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Gus Malzahn man in the middle of Auburn-Arkansas State

Sep 3, 2013


Gus Malzahn, from Auburn to Arkansas State and back again (Todd Van Emst photo) 

Feature Full Press Conference Transcript (PDF)

By Charles Goldberg

AUBURN, Ala.  Gus Malzahn's one year as Arkansas State's head coach taught him what to expect from the Red Wolves this weekend. 

"They're going to play hard, they're going to play together, and they'll be disciplined." 

And they'll play Malzahn's new team in Saturday in Jordan-Hare Stadium. Auburn versus Arkansas State will be a game of emotion, for the new Auburn head coach and the 12 other former Arkansas State staffers who now work in Auburn football; to the players Malzahn left behind in Jonesboro after a 9-3 regular season. 

Auburn and Arkansas State each won their season-opener last Saturday. Now, Malzahn calls the Red Wolves "one of the hottest teams in college football." 

"The bottom line is," he said, "we're going to have to play better than we did Saturday to beat them." 

It was a big deal in late 2011 for Arkansas State when it hired Malzahn. He is a high school coaching legend in Arkansas and had gained plenty of credibility as a college coach after serving as a record-breaking offensive coordinator at Tulsa and Auburn. Arkansas State wanted him so much that it enlisted the help of one of its alums -- Arkansas governor Mike Beebe -- to convince Malzahn to return to his home state. 

"This is the right place and the right time," Malzahn said when he was hired there. 

Malzahn's offense put up plenty of big numbers at Arkansas State, just like it had at Tulsa and Auburn. That lasted a season. Auburn called back and offered him the head coach last December. He accepted after learning some of the ins and outs of being a college head coach. 

There are no hard feelings in his home state. He was inducted into the Arkansas Coaches Hall of Fame over the summer for his work as a high school coach. 

Malzahn isn't the only member of the Auburn football operation who was at Arkansas State last season. There's also offensive coordinator Rhett Lashlee, offensive line coach J.B. Grimes, graduate assistant Kodi Burns, graduate assistant Cam Clark, strength and conditioning coach Ryan Russell, assistant athletics director David Gunn, director of football operations Jamie Croley, director of recruiting Brett Whiteside, director of player development Kenny Ingram, director of player personnel Casey Woods, assistant director of player personnel Wes Murphy and analyst Brandon Hall. 

Lashlee, Grimes, Gunn, Ingram and Hall were full-time assistant coaches at Arkansas State last season.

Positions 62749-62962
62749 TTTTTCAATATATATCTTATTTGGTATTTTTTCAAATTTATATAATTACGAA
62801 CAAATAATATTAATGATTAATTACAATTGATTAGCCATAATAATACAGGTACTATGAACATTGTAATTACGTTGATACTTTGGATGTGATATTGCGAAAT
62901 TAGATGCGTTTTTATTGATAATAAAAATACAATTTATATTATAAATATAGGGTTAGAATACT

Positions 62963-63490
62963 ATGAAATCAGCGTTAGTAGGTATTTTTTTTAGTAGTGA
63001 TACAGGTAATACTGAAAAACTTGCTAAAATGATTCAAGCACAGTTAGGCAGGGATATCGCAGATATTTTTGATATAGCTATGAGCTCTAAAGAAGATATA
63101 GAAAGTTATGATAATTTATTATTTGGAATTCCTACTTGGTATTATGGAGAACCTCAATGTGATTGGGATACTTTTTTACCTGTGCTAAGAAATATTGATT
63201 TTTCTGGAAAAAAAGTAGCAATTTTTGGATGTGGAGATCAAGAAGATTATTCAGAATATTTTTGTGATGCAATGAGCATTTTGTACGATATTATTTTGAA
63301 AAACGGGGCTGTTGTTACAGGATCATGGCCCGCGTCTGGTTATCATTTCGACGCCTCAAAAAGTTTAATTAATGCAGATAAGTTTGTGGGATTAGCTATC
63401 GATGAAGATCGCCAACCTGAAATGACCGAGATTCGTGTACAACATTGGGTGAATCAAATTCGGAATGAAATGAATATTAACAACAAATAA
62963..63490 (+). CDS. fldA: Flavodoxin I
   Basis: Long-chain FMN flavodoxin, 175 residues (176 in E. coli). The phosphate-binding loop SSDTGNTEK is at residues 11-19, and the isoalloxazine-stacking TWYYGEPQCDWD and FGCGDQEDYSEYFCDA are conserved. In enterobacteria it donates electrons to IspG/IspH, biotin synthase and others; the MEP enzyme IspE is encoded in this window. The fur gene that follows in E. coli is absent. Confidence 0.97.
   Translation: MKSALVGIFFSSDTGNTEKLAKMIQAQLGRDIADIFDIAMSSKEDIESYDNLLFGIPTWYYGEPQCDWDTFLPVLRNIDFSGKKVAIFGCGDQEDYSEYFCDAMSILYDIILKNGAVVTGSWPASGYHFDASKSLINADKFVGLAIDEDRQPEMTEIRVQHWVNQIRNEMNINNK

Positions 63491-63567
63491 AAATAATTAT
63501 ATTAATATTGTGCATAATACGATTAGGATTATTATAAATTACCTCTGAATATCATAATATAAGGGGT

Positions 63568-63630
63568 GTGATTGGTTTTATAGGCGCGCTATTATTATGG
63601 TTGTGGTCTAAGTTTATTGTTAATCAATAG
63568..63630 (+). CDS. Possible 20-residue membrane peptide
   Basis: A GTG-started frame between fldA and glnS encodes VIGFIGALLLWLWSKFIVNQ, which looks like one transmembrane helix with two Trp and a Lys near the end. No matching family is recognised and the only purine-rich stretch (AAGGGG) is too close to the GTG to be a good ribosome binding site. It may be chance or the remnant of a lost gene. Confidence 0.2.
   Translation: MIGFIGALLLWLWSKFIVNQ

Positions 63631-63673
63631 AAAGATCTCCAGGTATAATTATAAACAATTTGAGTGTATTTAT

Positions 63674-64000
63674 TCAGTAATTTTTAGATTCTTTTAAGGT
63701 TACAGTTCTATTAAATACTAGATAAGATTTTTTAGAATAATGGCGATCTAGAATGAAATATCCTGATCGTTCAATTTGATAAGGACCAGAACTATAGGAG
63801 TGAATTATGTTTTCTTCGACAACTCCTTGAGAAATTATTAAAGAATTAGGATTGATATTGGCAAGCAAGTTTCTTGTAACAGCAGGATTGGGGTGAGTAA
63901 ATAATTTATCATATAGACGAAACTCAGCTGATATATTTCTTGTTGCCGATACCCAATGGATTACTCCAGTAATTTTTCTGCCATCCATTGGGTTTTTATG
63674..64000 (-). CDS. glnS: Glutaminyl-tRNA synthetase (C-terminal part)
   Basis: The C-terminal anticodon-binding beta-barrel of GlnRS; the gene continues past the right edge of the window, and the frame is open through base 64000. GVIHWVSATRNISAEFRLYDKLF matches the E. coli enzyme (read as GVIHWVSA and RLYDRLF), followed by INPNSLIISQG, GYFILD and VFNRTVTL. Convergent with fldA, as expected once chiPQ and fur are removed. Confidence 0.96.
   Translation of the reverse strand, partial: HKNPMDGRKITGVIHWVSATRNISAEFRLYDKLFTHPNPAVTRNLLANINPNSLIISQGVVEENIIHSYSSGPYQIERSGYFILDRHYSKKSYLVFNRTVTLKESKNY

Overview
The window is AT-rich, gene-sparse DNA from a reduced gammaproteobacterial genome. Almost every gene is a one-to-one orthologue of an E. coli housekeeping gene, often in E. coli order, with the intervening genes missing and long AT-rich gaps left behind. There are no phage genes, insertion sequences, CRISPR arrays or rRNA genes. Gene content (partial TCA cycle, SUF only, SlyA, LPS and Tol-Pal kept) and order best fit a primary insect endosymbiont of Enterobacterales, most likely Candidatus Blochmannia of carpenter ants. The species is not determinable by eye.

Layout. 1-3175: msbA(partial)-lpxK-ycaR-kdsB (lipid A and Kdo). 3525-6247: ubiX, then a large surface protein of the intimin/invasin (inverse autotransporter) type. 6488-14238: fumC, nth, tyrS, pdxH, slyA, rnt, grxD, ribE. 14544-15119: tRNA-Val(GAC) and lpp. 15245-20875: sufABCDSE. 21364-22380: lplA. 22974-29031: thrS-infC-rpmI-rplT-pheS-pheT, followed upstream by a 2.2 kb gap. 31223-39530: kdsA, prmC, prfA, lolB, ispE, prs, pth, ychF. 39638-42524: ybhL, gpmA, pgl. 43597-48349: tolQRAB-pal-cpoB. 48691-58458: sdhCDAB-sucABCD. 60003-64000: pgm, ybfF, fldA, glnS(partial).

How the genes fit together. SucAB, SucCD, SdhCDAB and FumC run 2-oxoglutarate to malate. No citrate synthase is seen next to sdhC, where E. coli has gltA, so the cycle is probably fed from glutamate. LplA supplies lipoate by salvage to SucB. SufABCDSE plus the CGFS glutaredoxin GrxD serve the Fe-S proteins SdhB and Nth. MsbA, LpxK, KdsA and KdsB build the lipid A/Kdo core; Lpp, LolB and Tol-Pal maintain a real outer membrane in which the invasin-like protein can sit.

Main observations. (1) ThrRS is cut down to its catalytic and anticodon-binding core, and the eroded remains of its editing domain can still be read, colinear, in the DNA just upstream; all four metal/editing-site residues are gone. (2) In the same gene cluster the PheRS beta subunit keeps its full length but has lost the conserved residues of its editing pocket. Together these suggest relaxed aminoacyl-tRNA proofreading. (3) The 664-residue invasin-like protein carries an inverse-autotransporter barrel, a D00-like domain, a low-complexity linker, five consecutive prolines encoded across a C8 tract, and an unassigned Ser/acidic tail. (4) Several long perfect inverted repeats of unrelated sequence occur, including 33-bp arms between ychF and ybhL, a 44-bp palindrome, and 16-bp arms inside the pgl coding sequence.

Malzahn says he has fond memories of Arkansas State, the school that gave him his first college head coaching job after spending the previous six years as a college assistant. 

"I care greatly for a lot of their players. Their administration was great to me while I was there," he said. "It was a very good experience, and I'm very grateful for the opportunity they gave me. Professionally, you've got to flip the switch and once the game starts, you do everything in your power to help your team win. And we'll definitely do that."

Malzahn left behind his hurry-up offense, now meshed with what new head coach Bryan Harsin brought with him from Boise State and Texas. Auburn defensive coordinator Ellis Johnson said Malzahn is helping him digest Arkansas State's offensive players. 

"We don't know if it's going to be a lot of theirs or a lot of what we've done in the past, or probably a little mixture. The main thing we were talking through was personnel," Malzahn said. 

And what about all those tricky signs that Malzahn uses to signal in plays? They'll be changed for an Arkansas State team that remembers them all too well. 

"You've got to think ahead when you're playing somebody and you've got to keep the integrity of your communication system," Malzahn said. "That's always something you're aware of when you got somebody that used to work with you. We thought through that." 

So advantage, Malzahn? Or Arkansas State?

"It's a challenge regardless, whether he knows our personnel or not," Harsin said. "They've got a good football team. That's more of what the challenge is, is trying to go against the type of players that they have.

"Our players have watched the film, and they know that the opponent they're going to play against is very good. So we have a big challenge on top of that, along with the knowledge that he knows these players and they know he's been around them and so he understands them."


Charles Goldberg is a Senior Writer at Follow him on Twitter:



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